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Walking for recreation and perceptions of the neighborhood environment in older Chinese urban dwellers.

Cerin, Ester; Sit, Cindy H P; Barnett, Anthony; Cheung, Man-chin; Chan, Wai-man.
J Urban Health; 90(1): 56-66, 2013 Feb.
Artigo em Inglês | MEDLINE | ID: mdl-22678651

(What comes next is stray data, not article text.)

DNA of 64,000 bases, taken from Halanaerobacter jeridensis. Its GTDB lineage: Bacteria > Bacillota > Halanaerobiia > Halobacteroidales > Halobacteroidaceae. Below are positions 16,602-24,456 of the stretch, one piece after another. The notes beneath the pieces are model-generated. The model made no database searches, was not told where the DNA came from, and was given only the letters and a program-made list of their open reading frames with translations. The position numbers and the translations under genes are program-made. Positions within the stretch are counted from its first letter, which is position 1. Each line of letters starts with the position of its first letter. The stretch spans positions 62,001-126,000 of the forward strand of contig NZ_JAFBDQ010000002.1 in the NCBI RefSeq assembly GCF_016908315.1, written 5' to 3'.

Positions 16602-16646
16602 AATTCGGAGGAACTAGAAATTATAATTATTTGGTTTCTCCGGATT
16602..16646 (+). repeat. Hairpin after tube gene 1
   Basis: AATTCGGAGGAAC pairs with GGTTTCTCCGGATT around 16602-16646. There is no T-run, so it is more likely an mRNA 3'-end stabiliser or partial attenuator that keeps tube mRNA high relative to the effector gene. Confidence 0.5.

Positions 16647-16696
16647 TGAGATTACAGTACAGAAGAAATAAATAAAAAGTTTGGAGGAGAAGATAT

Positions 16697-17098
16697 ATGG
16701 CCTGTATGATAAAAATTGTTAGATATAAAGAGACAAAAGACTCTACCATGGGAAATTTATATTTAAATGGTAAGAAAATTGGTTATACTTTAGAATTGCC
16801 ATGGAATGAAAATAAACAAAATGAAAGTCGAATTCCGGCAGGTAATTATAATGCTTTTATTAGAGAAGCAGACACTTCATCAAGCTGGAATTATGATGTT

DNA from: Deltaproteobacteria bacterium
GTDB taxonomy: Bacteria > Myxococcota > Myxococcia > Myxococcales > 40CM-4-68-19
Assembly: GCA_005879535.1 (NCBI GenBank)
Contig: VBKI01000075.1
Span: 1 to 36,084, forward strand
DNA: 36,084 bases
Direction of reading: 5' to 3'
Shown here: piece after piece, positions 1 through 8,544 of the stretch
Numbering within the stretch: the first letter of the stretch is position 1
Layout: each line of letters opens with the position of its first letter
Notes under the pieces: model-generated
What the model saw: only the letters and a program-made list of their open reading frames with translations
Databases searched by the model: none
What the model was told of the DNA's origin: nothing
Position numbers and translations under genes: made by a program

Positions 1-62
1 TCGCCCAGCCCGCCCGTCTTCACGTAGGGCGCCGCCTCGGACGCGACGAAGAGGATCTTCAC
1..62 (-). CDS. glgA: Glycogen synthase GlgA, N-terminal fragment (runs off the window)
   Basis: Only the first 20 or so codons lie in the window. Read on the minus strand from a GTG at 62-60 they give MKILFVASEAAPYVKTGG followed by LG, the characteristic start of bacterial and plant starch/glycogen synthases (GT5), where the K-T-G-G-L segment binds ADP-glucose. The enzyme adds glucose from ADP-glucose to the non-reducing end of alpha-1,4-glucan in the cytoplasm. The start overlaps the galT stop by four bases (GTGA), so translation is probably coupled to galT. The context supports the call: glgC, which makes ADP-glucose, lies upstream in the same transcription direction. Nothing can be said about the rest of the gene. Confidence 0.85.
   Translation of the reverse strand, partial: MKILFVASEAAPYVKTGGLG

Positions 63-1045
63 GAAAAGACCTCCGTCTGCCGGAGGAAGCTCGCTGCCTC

Engagement in walking for recreation can contribute to healthy aging. Although there is growing evidence that the neighborhood environment can influence walking for recreation, the amount of such evidence in relation to older adults is scarce and limited to Western low-density urban locations. Asian urban environments are typified by distinctive environmental and cultural characteristics that may yield different patterns to those observed in Western countries. Therefore, the main aim of this study was to examine associations of perceived environmental attributes with overall and within-neighborhood walking for recreation in Chinese elders (65+ years) residing in Hong Kong, an ultradense Asian metropolis. A sample of 484 elders was recruited from 32 neighborhoods stratified by socio-economic status and walkability (dwelling and intersection densities). Validated questionnaires measuring perceived neighborhood environment and weekly minutes of overall and within-neighborhood walking for recreation were interviewer administered. Results showed that the level of recreational walking was twice to four times higher than that reported in Western adults and elders. While overall walking for recreation showed a general lack of associations with perceived environmental attributes, within-neighborhood recreational walking was positively related with proximity of recreational facilities, infrastructure for walking, indoor places for walking, and presence of bridge/overpasses connecting to services. Age and educational attainment moderated the associations with several perceived environmental attributes with older and less-educated participants showing stronger associations. Traditional cultural views on the benefits of physical activity and the high accessibility of facilities and pedestrian infrastructure of Hong Kong may explain the high levels of walking. Although specific neighborhood attributes, or their perception, may influence recreational walking within the neighborhood, the compactness and public transport affordability of ultradense metropolises such as Hong Kong may make it easy for elders to compensate for the lack of favorable neighborhood attributes by walking outside the neighborhood.
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